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I was at a Catechetical training seminar in my parish and the presenter on topic of the creed when touching on the Blessed Virgin Mary said that lots and lots of characters prefigure Mary in the old testament. The same way that lots and lots of characters prefigure Our Lord.

What the criteria for 'prefigurement' is when it comes to Mary? Clearly no one was all that great in the OT and still show us some aspect of Jesus.

Also, do only women prefigure Mary?

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Are you asking who/what prefigures Mary, or how to tell if a character prefigures Mary? The answers seem to be addressing the former question, but before I start down-voting the answers, I want some clarification on the question. – Flimzy Sep 1 '11 at 17:03
@flimzy Yeah, Warrens answer gives some examples, no need to downvote it. I am asking 'how to tell' though. Who/what would be a bad question since it asks for a list (albeit a finite one). – Peter Turner Sep 1 '11 at 17:10
up vote 4 down vote accepted

Not only women prefigure Mary. One of the recurring analogies to Mary in Orthodox hymnody and theology is as the burning bush. As the burning bush was aflame with the light of God, yet not consumed, so also was the Theotokos filled with God, yet (a) not burst asunder, and (b) not only that, but her virginity remained even in giving birth to God. Another example, and a very good one too: the Ark of the Covenant. As the Ark carried the old covenant, so Mary carried within her womb the new covenant. Tradition carries this analogy so far as to give us the story that, upon arriving at the temple to stay (as the consecrated firstborn of Joachim and Anna), the high priest assigned her the Holy of Holies for living quarters (at that point, the Ark was lost).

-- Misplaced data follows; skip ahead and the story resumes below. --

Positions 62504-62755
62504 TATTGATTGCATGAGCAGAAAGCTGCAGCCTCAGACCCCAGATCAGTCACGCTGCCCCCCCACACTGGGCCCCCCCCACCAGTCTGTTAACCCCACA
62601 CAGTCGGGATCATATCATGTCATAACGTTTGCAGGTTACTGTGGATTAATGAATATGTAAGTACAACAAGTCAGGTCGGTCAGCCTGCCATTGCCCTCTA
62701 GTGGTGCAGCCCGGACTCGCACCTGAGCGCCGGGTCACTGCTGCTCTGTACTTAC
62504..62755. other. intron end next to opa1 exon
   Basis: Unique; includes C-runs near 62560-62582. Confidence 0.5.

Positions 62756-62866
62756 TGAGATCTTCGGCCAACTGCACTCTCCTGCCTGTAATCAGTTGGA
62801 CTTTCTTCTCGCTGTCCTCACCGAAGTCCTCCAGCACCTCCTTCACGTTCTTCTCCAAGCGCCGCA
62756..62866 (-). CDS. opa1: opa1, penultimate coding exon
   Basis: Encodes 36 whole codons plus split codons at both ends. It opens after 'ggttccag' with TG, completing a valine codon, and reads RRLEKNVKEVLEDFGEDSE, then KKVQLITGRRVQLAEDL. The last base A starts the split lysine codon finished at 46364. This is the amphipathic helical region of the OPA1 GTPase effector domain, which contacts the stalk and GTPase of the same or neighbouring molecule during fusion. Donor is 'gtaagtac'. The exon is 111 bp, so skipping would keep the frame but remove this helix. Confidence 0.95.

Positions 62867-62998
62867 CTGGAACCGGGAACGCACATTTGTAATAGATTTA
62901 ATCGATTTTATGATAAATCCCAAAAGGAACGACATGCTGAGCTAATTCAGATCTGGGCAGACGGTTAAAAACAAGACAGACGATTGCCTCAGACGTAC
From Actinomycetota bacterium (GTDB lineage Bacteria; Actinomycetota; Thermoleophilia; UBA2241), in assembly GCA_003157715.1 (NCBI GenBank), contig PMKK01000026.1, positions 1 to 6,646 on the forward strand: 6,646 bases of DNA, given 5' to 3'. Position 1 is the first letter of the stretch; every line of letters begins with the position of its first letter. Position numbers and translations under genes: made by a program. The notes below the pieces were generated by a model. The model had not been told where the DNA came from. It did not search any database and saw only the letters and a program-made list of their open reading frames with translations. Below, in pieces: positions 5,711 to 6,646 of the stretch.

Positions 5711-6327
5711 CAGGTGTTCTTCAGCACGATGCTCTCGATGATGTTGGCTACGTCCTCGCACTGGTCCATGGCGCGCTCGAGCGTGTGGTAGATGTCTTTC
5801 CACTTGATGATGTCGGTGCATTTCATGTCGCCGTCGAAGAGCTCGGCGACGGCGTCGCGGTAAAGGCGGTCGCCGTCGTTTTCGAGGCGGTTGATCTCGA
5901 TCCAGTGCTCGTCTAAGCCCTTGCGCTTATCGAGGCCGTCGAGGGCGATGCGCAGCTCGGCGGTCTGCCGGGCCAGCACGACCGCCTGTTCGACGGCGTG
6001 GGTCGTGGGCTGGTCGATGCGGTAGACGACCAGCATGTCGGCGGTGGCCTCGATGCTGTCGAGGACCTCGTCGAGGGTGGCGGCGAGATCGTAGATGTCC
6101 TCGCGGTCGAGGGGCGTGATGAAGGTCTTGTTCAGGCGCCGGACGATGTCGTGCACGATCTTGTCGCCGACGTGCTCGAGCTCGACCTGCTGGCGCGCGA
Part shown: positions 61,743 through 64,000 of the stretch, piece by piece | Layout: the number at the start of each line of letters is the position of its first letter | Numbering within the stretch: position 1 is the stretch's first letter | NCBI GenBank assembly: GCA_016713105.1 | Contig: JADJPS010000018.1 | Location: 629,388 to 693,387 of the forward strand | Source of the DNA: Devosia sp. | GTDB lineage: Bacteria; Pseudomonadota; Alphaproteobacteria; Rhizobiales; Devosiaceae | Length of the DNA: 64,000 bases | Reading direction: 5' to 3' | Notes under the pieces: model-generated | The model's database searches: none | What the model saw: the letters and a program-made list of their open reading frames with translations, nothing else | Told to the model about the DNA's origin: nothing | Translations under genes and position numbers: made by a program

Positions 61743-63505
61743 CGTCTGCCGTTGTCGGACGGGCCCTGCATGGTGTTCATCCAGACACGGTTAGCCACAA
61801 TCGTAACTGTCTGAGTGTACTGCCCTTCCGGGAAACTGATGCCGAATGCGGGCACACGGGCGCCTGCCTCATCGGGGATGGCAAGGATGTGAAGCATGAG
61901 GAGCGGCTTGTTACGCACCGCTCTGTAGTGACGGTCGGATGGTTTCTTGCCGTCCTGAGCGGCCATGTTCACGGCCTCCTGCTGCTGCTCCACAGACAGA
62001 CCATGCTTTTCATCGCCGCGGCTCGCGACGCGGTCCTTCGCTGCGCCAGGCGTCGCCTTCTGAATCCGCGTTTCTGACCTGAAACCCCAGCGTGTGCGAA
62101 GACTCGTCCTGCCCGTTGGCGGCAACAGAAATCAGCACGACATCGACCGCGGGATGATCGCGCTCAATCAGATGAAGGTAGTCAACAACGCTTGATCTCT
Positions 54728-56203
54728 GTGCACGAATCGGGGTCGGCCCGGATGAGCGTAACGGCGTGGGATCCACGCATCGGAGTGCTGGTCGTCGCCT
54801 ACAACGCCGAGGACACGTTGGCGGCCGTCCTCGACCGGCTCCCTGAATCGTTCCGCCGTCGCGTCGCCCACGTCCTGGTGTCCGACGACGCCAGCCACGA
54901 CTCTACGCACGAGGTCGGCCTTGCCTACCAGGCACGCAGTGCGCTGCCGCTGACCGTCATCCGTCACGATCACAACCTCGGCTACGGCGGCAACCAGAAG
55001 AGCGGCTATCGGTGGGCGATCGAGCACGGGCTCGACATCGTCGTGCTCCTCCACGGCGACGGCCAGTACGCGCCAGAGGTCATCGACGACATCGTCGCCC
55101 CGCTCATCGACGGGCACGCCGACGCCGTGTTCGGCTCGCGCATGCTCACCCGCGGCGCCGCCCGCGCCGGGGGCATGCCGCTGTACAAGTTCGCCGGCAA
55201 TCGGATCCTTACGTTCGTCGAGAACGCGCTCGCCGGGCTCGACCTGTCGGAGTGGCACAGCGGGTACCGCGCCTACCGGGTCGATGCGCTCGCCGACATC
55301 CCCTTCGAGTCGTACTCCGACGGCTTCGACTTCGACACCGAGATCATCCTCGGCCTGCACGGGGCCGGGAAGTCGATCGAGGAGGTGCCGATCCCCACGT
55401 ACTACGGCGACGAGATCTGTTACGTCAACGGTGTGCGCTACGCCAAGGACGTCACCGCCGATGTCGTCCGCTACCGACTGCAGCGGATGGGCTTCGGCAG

One would presume that the closer one is to Mary, the more often the Holy Spirit will inspire us to see her prefigured in the Old Testament, just as the closer one is to Christ, the more illumined with His Light the Old Testament will shine for us. Does that answer your question? You will see Mary in the Old Testament if the Spirit leads you to find her there, just as Christ makes Himself known therefrom as well.

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Yes, that was a wonderful answer! – Peter Turner Sep 1 '11 at 16:46
Since, being of a more protestant persuasion, I cannot agree with the "Mary remained a virgin even after birth", I can't accept that example. But the second, the Ark... that is really something! I like it, lots (even, as said, as more of a protestant). – Jürgen A. Erhard Sep 1 '11 at 18:18

A few figures come to my mind immediately:

  • Eve - "mother of all living" (Genesis 3:20)
  • Sarah - chosen to bear Abraham's special son
  • Esther - put in a position to strategically influence the king regarding her people
  • Elizabeth - Mary's cousin and mother of John the Baptist

Of course, no other figure ever had the Holy Spirit overshadow her and conceive the perfect God-man, Christ. However, the parallels between Sarah's and Esther's willingness to do what was called of them (and the miraculous nature of Sarah's old, barren womb being reopened) mimics Mary in some extents.

The similarities between Mary and Elizabeth are more striking - while Elizabeth was obviously not a virgin, there was still a vision of an angel announcing their future offspring (the vision regarding Elizabeth came to her husband - Luke 1).

I can't say for sure if "only women prefigure Mary" - but cannot think of any men who do.

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